THINGS THAT GO BUMP IN THE NIGHT UNDER YOUR BED AND OUTSIDE YOUR WINDOW - Blogs
THINGS THAT GO BUMP IN THE NIGHT UNDER YOUR BED AND OUTSIDE YOUR WINDOW
For Hicksflicks.com, Friday, Oct. 30, 2020
EDITOR’S NOTE: This column from 11 years ago, citing family-friendly cartoons your young children might enjoy for Halloween, reveals how much has changed over the past decade. Aside from YouTube, most streaming sites are no longer free, and there have been plenty of cartoon creations to make SpongeBob, Scooby-Doo and Dora seem less ‘current.’ Otherwise, however, these suggestions, published in the Deseret News on Oct. 30, 2009, still hold up pretty well. Some are more dated than others but most still offer some enjoyment, and not strictly for nostalgia’s sake but for universal laughter’s sake. We can use that right now, right?
It’s Halloween. You’ve got little kids. And after you’ve taken them trick-or-treating, perhaps you’d like to watch a video with them.
Nothing as scary as that chiller the teens are watching in the next room. Nothing that’ll keep your little ones up all night. But something they’ll enjoy that you can enjoy too.
How about a cartoon?
There are plenty of Halloween-themed ’toons out there, from Casper the Friendly Ghost for the very young to a wide range of spooky toons featuring classic Disney and Warner Bros. characters, along with myriad others.
The suggestions listed here are available on DVD, or you can watch many of them for free on the Internet at YouTube or Hulu or Crackle or Fancast or other streaming Web sites. (Just do a search at the site or Google the title you’re looking for.)
All of the Casper cartoons are safe enough for small fry, each with roughly the same formula. There are witches and goblins and prankster ghosts — but Casper himself is all about being kind and helping others, a much better message for young children than drinking blood or eating flesh. (Particularly if your kids are vegetarians.)
The beloved “Peanuts” TV special “It’s the Great Pumpkin, Charlie Brown” (1966) is another soft cartoon, with storylines about Charlie Brown getting more tricks than treats and Linus waiting in the pumpkin patch for a visit from The Great Pumpkin.
Or how about the 1937 Disney short “Lonesome Ghosts”? This one could have been the template for “Ghostbusters,” as Mickey Mouse, Donald Duck and Goofy are “Ghost Exterminators” summoned to a haunted house by a quartet of bored spooks.
Another Disney classic that is very funny and a bit scary is “The Legend of Sleepy Hollow” (1949) — about Ichabod Crane’s midnight encounter with the notorious Headless Horseman. (Paired with “The Wind in the Willows” in the feature film “The Adventures of Ichabod and Mr. Toad.”)
Or the Pixar/Disney feature “Monsters, Inc.” (2001), which hilariously spoofs every creature-feature cliché you can think off.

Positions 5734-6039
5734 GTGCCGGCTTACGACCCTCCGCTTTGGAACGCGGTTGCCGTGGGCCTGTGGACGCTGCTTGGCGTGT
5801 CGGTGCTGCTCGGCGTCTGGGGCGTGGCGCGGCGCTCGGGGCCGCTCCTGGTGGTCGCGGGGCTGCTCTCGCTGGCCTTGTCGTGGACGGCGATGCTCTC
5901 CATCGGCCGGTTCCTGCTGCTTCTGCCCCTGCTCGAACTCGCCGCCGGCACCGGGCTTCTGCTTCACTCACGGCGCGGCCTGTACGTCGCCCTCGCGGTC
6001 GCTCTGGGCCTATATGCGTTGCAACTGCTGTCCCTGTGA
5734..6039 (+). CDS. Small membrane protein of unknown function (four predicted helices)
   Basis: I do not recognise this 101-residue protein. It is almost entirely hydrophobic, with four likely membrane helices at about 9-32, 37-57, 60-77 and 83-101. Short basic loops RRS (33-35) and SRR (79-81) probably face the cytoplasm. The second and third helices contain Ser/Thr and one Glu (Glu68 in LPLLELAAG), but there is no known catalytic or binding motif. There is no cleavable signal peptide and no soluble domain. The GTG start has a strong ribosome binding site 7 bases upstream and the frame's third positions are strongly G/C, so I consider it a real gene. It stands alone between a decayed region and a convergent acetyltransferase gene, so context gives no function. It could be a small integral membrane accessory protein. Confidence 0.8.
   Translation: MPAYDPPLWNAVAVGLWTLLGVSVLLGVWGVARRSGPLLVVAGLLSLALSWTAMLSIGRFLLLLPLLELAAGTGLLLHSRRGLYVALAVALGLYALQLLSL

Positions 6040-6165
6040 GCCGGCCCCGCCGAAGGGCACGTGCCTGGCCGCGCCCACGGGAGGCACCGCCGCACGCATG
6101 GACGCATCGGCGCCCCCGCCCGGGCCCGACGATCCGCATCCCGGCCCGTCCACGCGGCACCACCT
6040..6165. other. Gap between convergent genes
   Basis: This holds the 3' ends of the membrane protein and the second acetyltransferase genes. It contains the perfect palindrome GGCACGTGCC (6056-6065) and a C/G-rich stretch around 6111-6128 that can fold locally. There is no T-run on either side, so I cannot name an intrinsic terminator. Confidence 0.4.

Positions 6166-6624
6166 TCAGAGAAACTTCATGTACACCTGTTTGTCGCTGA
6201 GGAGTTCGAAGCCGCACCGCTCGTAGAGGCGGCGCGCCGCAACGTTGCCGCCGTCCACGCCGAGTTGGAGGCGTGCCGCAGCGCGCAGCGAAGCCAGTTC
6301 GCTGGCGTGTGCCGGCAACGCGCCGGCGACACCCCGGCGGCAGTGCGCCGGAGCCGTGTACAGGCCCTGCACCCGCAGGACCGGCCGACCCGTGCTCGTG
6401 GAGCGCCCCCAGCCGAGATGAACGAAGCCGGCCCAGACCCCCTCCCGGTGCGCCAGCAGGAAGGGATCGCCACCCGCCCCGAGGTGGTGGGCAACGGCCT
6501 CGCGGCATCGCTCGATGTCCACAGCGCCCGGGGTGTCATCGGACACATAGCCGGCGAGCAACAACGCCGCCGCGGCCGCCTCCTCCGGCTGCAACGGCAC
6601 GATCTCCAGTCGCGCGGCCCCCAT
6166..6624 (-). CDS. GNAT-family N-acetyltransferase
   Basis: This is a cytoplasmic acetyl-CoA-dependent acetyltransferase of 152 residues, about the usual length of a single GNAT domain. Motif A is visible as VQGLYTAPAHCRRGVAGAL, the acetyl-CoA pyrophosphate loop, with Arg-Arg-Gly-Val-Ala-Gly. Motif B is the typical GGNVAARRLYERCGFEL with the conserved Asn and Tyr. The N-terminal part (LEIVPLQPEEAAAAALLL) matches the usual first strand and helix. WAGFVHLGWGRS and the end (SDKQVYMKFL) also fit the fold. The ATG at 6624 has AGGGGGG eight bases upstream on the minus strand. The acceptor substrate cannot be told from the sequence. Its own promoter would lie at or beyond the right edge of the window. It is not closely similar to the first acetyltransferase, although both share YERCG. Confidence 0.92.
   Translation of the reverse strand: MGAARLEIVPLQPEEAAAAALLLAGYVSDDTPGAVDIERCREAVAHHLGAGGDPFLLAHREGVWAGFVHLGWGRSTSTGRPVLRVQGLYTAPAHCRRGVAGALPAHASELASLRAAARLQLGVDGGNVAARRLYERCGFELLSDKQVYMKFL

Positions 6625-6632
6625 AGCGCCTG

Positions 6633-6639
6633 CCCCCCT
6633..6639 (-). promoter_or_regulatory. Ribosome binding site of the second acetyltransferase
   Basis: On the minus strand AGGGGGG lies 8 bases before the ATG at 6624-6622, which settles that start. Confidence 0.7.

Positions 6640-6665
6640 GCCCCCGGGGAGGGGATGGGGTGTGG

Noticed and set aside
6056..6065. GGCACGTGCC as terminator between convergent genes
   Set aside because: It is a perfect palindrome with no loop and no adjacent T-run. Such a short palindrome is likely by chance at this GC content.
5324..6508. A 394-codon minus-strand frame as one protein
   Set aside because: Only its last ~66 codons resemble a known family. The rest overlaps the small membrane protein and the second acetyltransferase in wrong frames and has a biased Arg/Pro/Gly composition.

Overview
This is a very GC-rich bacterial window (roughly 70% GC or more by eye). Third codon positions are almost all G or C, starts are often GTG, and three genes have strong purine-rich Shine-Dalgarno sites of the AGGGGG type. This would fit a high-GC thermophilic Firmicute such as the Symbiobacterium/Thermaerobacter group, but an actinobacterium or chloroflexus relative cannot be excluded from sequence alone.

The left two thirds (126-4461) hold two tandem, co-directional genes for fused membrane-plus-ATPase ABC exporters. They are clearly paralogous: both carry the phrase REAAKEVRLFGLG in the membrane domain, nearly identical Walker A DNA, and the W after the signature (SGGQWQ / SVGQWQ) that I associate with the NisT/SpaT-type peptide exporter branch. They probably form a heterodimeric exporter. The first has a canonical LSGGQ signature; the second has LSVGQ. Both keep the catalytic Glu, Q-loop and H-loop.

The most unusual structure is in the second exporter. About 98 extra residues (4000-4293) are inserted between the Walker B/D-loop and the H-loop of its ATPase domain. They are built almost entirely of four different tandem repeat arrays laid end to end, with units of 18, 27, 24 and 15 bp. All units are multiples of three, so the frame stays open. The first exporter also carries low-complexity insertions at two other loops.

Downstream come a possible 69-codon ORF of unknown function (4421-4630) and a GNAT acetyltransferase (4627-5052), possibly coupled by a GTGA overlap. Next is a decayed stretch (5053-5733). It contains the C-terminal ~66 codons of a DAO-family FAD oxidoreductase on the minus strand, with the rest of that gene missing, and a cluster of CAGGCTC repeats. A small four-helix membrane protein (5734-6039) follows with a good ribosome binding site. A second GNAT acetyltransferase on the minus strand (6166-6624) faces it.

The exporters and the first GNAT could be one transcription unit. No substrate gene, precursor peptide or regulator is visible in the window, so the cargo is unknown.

And, of course, there’s always Tim Burton’s “The Nightmare Before Christmas” (1993), which has become a modern-classic staple this for time of year.
And for kids a bit older, the Simpsons’ “Treehouse of Horror” episodes each feature an anthology of specific movie spoofs.
Other favorites include the “Night on Bald Mountain” sequence from Disney’s 1940 feature “Fantasia,” Popeye in “Fright to the Finish” (1954), Porky Pig’s Jekyll-Hyde spoof “The Case of the Stuttering Pig,” Disney’s 1929 black-and-white classic “Skeleton Dance,” “Betty Boop’s Halloween Party” (1933) and many others.
And how about Witch Hazel? Remember her? And if you do, which witch do you remember?
There were actually four Witch Hazel characters used by four different animation studios in the classic theatrical-cartoon era. (The name is, of course, a pun on the astringent derived from the witch hazel shrub.)
The first Witch Hazel to come along was in a 1936 MGM cartoon titled “Bottles,” in which a pharmacist falls asleep and dreams his medicine bottles have come to life — including a jar of witch hazel, which naturally becomes a cackling witch.
In 1952 Disney released the Donald Duck cartoon “Trick or Treat,” with a different Witch Hazel teaming up with Huey, Dewey and Louie to teach Donald a lesson when he plays a prank instead of giving his nephews candy.
Two years later, in 1956, Warner Bros. got into the act with “Bewitched Bunny,” as Bugs Bunny rescues Hansel and Gretel from another Witch Hazel, and she decides that rabbit stew will do.
Finally, in 1958, Casper encounters yet another Witch Hazel, the roommate of his girlfriend Witch Wendy in Paramount’s “Which Is Witch?”
And if your kids want something more contemporary, all the current animated TV stars — SpongeBob SquarePants, Scooby-Doo, Garfield, Dora the Explorer, etc. — have also appeared in Halloween-themed cartoons of one kind or another.